Undemanding fans of teen-centric horror films should get a kick out of “Venom”, a movie clearly made with video/DVD distribution in mind, but somehow managed a brief, blink-and-you’ll-miss theatrical run courtesy of Miramax’s genre arm, Dimension Films. Although predictably devoid of originality or grand ambitions, “Venom” nevertheless makes for a good, fun 80 minutes, offering up the kind of cheap thrills fans of the genre will enjoy the most, while leaving mainstream moviegoers in the dark. Just how formulaic is Jim Gillespie’s “Venom”? In short, if you’re black, you’re dead. The film’s one major black character lasts until the hour mark, just long enough to impart the film’s exposition onto the white heroine so that she may save the day.
“Venom” is set in a small Louisiana town, one of those backwater venues that prompt High School teens to dream of escaping. Eden (Agnes Bruckner) is one such teen, although her plan to attend Columbia meets with disagreement from boyfriend Eric (Jonathan Jackson). Trouble ensues on a bridge late one night when the quarreling lovers are interrupted by tow truck guy Ray (Rick Cramer), who is also the town’s designated weirdo. Before the night is over, a car accident on the bridge involving Ray’s tow truck and a car being driven by a voodoo priestess sends Ray into the water below.
Here’s the kicker: the voodoo priestess was on her way back from a late-night digging session, and was transporting a box full of the souls of evil men she had excised in the past. The box soon unleashes its content on Ray, and eventually resurrects the now-undead tow truck driver. It’s up to Eden, boyfriend Eric, and their buds Rachel (Laura Ramsey) and Sean (D.J. Cotrona) to escape town before Ray catches up to them. And oh yeah, Sean just happens to also be Ray’s illegitimate son, although the film seems curiously confused about what to make of this odd relationship, having neither the will nor (as is most probably the case) the necessary running time to cover the angles.
What’s left is a quick, fast paced horror film, and if pathos is something you’re after, you should never have rented a movie called “Venom” from the video store in the first place. “Venom” was clearly created to be enjoyed while watching, and forgotten immediately afterwards. To that end, it does a fine job. The short running time will keep anyone from being completely bored, and the film certainly doesn’t spend any amount of time on set-up. By the 20-minute mark Ray has returned from the grave infused with voodoo immortality and bent on — Well, I’m not entirely sure what Ray is trying to accomplish, but he does end up killing a lot of people and making voodoo markings here and there.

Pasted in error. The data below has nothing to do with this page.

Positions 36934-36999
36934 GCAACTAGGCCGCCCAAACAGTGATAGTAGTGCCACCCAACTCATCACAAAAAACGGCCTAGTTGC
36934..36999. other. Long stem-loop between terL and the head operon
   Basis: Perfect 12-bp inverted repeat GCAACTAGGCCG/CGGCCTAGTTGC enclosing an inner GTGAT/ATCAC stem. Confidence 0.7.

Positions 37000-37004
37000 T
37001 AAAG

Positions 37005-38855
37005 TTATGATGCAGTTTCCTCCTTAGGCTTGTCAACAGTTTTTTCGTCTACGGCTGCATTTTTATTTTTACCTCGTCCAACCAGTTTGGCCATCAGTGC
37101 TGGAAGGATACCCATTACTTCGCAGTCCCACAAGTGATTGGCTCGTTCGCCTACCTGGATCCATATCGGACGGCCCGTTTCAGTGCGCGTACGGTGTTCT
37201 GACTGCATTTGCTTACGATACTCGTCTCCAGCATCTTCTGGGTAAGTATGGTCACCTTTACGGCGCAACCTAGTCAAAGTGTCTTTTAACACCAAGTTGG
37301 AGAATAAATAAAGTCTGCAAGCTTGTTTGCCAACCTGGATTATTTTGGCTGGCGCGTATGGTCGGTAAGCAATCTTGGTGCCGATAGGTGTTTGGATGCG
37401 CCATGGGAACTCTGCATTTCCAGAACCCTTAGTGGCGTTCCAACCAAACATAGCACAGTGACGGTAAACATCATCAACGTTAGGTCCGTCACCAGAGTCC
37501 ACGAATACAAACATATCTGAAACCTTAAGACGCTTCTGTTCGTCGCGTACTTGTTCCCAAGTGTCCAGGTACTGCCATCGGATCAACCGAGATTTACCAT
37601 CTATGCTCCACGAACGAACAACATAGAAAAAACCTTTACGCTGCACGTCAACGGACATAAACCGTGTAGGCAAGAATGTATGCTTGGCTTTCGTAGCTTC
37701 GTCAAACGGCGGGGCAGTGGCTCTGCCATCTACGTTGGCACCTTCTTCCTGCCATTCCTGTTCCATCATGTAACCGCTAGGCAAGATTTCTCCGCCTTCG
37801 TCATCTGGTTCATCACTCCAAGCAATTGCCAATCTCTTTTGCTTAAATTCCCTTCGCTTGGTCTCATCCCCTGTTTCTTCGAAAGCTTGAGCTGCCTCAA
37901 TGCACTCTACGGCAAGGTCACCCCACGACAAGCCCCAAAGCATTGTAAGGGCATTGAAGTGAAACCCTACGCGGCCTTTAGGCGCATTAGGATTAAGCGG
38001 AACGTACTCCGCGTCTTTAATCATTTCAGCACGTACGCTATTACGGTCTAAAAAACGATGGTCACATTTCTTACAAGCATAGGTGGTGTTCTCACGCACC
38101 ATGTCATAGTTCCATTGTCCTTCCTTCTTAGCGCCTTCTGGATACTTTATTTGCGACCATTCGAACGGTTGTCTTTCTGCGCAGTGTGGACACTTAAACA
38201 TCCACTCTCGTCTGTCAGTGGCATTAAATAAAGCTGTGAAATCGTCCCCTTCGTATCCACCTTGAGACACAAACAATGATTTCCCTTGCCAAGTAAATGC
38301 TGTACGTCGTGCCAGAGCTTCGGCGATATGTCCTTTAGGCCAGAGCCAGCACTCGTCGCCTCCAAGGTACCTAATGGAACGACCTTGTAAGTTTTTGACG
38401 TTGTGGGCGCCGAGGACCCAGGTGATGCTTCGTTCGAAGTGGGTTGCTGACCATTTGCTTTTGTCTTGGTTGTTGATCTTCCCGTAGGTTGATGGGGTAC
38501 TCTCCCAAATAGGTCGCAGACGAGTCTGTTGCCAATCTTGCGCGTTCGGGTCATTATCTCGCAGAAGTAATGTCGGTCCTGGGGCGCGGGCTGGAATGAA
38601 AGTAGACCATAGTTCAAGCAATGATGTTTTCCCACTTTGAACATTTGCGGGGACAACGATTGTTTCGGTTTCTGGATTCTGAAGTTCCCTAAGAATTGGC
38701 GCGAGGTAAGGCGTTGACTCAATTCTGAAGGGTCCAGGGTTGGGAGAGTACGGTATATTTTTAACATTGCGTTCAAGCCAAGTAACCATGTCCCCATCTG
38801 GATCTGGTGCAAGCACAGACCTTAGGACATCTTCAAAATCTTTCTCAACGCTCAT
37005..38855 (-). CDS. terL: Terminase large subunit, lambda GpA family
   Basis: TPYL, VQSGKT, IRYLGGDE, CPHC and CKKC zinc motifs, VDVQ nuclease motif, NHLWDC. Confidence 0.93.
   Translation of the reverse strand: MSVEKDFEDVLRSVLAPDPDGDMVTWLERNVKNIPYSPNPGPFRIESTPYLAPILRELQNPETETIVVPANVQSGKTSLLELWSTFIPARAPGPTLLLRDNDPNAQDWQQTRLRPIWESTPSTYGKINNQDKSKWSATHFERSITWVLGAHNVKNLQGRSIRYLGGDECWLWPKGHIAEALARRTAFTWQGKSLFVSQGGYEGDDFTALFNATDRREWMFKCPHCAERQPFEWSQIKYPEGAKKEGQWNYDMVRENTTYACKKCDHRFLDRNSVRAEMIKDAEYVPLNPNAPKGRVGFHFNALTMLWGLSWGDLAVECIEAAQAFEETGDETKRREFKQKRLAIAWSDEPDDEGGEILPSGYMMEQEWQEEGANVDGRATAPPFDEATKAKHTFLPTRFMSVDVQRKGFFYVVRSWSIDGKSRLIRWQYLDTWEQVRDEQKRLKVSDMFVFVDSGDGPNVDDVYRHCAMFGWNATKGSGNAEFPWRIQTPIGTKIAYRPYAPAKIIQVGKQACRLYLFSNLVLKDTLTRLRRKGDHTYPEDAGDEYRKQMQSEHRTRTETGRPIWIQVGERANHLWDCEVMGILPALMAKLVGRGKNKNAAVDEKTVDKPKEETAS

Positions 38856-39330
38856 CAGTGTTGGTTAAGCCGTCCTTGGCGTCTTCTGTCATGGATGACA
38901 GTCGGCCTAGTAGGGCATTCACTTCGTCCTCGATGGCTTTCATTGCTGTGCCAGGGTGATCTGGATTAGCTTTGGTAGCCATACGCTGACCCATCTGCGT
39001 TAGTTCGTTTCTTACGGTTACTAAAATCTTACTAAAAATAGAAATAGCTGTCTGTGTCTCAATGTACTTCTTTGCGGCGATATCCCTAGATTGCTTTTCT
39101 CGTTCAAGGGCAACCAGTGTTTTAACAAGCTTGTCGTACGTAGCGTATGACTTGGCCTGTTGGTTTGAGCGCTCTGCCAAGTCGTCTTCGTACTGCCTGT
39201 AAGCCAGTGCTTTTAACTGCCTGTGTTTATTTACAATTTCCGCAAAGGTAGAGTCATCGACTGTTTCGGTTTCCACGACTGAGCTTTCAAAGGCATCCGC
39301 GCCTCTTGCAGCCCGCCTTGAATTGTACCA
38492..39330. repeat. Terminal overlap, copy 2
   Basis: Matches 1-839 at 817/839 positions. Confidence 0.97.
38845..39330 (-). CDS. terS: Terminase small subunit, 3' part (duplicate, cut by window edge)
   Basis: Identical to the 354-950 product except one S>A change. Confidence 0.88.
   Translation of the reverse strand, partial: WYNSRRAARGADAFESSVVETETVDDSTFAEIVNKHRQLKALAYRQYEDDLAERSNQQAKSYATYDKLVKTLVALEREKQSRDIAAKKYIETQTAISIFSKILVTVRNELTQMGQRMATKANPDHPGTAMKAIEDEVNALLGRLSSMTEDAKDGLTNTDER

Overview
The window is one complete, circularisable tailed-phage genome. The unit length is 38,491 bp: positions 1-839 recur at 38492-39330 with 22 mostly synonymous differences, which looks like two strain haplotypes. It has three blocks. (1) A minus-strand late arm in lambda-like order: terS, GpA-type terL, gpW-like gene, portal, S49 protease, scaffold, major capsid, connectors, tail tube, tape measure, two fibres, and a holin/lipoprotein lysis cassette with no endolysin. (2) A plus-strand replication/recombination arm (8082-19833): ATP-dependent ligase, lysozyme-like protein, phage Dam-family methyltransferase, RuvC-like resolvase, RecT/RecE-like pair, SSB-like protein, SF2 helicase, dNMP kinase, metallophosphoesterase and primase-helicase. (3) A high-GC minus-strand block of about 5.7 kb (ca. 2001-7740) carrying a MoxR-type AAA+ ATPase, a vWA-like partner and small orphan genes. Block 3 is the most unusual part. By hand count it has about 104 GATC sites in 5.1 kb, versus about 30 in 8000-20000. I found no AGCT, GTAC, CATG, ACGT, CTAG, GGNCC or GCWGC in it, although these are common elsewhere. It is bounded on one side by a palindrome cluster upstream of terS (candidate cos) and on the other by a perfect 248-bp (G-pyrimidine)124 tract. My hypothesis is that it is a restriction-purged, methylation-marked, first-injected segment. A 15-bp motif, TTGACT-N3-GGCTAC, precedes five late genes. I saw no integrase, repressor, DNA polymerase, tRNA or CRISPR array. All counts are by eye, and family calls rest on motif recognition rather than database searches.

“Voodoo’s” heavy expository second act occurs when Eden and friends take a trip out to see their buddy Cece (Meagan Good), whose grandmother was the voodoo priestess killed in the car accident. There’s a big chunk of exposition that I’m afraid I must have missed, because I still can’t figure out what it is Ray is trying to accomplish by killing people. Perhaps he’s killing just for the sake of killing, but that doesn’t quite explain all the rituals. In any case, the film could have certainly used a more fearsome villain, as Ray is little more than a tow truck driver caked in heavy “burnt” makeup, going about town killing teens with a crowbar. And yes, he has keys that jingle. A lot.
Directed by Jim Gillespie, who last helmed the Sylvester Stallone serial killer film “D-Tox” (known in some parts as “Eye See You”), “Venom” has a brisk pace that will make it viewer friendly for most. Even if you don’t find a whole lot about “Venom” to like, at least it’ll be over quick. For genre fans, there are plenty of goodies to enjoy, because “Venom” rarely takes a moment to breathe. The killings start almost immediately, and continue straight to the very end. And while the kills themselves aren’t entirely inventive, there are some inspired moments, such as when Ray, unable to reach the kids because the house they are hiding in is protected from evil by magic, puts his tow truck to very creative uses in order to get around that whole “protected from evil” problem.
“Venom” is a good, solid horror film that delivers on the entertainment front. It really should have been released directly to video, as a film like this, with no stars in any of the roles, is not designed for movie theaters full of vacuous teens on dates. The R-rating and heavy bloodletting is best for a direct-to-video release, where it can be fully enjoyed by fans of the genre that knows what they are getting. The film also gets high marks for a decent cast of actors, as well as Gillespie’s able direction. One gets the feeling the original script was longer, with more nuance, but of course in this day and age, “nuance” belongs in movies about gay cowboys, not one about an undead tow truck driver.
Jim Gillespie (director) / John Zuur Platten, Flint Dille, Brandon Boyce (screenplay)
CAST: Agnes Bruckner …. Eden
Jonathan Jackson …. Eric
Laura Ramsey …. Rachel
D.J. Cotrona …. Sean
Rick Cramer …. Ray
Meagan Good …. Cece
Bijou Phillips …. Tammy
Method Man …. Deputy Turner